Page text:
As protests and sporadic looting rocked Minneapolis Thursday night in the wake of George Floyd’s violent on-camera death at the hands of a police officer, President Donald Trump poured oil on the fire with a pair of tweets suggesting that he was about to dispatch troops to the Twin Cities and shoot looters.
Those remarks, in turn, prompted a response from Twitter, which said the tweets violated the service’s rules about glorifying violence but would not be removed because “Twitter has determined that it may be in the public’s interest for the Tweet to remain accessible.”
The premise, basically, is that when the president of the United States violates the Twitter terms of service, that’s news and people should know about it. Nonetheless, the tweet now has special properties. It’s hidden from Trump’s timeline, and accessible only if you visit the tweet directly after clicking a “view” button. The reach of the tweet will also be limited as part of the process. The tweet also cannot be replied to, retweeted, or liked, and the flag ensures it won’t be algorithmically recommended on the platform.
This turn of events, naturally enough, led Trump to pivot back to one of his other major themes this week — threatening regulatory consequences for social media companies that anger him (he also reposted the tweet from the official White House account). Specifically, Trump called for the repeal of Section 230 of the Communications Decency Act and reiterated his contention (which lawyers say is false) that he can somehow change the law through executive action.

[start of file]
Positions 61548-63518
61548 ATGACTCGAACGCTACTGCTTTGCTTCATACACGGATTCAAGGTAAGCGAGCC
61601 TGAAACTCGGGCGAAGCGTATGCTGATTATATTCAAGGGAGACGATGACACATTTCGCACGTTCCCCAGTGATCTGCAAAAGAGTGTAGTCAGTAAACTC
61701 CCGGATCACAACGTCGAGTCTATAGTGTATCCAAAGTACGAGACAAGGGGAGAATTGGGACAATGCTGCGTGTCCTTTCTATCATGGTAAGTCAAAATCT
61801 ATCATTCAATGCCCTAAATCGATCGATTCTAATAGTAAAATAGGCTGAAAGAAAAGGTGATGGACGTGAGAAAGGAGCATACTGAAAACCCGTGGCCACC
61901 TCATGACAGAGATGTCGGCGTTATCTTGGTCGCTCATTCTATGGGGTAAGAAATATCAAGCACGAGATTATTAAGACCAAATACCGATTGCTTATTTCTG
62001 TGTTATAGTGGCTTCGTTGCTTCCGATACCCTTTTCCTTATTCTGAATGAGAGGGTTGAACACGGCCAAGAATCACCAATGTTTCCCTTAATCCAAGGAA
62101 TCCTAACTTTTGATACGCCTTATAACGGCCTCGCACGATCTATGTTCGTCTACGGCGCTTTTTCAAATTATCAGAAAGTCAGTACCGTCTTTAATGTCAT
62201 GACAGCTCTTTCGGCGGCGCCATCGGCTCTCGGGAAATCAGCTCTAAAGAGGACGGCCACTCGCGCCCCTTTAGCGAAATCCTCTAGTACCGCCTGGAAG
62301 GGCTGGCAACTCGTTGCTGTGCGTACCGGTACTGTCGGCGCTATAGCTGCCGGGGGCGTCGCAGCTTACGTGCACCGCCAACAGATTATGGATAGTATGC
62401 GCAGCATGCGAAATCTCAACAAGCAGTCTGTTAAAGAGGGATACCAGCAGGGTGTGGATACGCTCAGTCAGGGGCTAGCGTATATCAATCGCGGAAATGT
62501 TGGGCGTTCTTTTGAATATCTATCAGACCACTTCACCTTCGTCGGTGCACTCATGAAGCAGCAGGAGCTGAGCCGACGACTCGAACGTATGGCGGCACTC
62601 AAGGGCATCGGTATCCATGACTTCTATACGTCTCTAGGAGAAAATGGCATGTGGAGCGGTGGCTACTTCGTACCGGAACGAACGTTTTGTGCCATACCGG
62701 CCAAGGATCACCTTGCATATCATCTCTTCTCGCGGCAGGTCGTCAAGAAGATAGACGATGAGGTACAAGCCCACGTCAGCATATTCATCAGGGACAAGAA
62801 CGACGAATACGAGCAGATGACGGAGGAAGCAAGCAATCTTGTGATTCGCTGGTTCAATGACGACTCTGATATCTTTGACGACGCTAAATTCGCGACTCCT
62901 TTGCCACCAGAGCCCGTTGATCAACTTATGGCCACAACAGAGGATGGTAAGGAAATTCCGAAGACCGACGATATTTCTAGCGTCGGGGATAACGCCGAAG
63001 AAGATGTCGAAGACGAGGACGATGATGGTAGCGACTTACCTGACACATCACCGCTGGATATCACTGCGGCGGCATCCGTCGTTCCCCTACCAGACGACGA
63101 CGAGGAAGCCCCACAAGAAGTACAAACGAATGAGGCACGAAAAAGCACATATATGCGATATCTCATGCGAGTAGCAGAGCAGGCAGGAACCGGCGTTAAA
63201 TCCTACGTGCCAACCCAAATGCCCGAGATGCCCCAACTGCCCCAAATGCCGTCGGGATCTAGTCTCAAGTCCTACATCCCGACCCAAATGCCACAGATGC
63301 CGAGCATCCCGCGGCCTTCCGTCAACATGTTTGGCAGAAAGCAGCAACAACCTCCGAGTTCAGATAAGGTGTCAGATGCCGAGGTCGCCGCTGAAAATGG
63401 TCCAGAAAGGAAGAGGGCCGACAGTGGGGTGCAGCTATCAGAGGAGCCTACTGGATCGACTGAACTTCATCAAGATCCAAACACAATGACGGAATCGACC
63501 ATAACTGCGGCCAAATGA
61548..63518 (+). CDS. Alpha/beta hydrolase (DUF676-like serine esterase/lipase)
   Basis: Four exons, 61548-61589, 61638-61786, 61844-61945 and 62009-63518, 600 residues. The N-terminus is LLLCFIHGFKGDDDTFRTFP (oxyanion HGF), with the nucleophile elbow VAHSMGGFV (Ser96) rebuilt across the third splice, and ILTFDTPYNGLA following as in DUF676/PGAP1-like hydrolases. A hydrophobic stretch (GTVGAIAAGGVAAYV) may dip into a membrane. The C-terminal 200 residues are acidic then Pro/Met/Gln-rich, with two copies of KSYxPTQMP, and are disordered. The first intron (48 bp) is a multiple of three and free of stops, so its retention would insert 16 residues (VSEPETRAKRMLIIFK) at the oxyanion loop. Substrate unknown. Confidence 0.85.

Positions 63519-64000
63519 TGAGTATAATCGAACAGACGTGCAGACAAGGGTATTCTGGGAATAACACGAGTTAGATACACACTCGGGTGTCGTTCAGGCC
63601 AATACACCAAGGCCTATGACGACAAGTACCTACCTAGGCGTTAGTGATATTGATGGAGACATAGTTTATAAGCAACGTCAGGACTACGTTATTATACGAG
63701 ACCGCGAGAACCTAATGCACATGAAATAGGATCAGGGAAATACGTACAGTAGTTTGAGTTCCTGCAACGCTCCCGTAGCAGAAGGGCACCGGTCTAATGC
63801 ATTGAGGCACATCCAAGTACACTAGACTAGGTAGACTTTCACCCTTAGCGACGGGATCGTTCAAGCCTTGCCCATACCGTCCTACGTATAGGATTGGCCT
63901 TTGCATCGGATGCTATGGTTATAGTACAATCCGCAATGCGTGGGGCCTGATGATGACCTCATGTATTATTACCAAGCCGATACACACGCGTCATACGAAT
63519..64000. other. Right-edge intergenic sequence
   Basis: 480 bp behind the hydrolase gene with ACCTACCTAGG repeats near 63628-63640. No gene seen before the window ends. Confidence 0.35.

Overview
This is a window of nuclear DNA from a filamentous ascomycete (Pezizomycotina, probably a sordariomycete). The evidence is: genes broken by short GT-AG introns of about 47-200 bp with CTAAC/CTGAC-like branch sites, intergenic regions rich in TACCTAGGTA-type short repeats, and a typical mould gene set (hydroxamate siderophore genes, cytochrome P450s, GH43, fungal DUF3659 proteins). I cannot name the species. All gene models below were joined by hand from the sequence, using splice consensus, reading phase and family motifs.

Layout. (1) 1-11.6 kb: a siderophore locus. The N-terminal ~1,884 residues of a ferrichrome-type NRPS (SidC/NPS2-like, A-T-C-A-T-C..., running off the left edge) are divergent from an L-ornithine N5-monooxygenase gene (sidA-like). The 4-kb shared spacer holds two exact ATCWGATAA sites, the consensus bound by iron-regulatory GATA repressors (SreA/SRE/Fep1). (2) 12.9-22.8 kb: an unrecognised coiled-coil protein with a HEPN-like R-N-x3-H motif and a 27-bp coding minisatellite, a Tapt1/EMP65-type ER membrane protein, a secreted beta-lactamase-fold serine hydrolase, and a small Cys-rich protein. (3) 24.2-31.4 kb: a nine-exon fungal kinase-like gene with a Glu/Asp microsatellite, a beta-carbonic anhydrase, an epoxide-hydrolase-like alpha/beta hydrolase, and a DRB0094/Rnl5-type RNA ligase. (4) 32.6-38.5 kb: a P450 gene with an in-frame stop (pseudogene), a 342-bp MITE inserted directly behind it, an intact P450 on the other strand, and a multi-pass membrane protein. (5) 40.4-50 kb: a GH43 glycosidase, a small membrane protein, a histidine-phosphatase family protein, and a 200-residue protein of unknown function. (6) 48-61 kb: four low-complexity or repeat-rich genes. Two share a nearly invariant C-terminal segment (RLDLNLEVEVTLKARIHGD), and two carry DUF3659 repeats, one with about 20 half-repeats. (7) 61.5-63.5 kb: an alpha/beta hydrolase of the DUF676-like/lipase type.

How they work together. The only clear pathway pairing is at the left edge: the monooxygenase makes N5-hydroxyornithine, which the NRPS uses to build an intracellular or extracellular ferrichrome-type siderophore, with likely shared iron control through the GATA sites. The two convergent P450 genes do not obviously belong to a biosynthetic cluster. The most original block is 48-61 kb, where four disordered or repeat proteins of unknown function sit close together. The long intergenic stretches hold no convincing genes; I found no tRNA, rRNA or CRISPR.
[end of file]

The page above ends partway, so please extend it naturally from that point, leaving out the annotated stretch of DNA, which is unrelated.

It seems extremely unlikely that anything Trump says about this will have legal force. But the situation at Facebook puts this in some context. Facebook’s public policy division is led by Joel Kaplan, a former deputy chief of staff in the George W. Bush administration and close friend of Brett Kavanaugh, who now routinely and often successfully intervenes in company disputes with an eye to making Facebook more GOP-friendly.
Twitter, YouTube, and other technology companies with significant influence in national media could follow that path if they chose to, and the president is making it clear that he would like them to.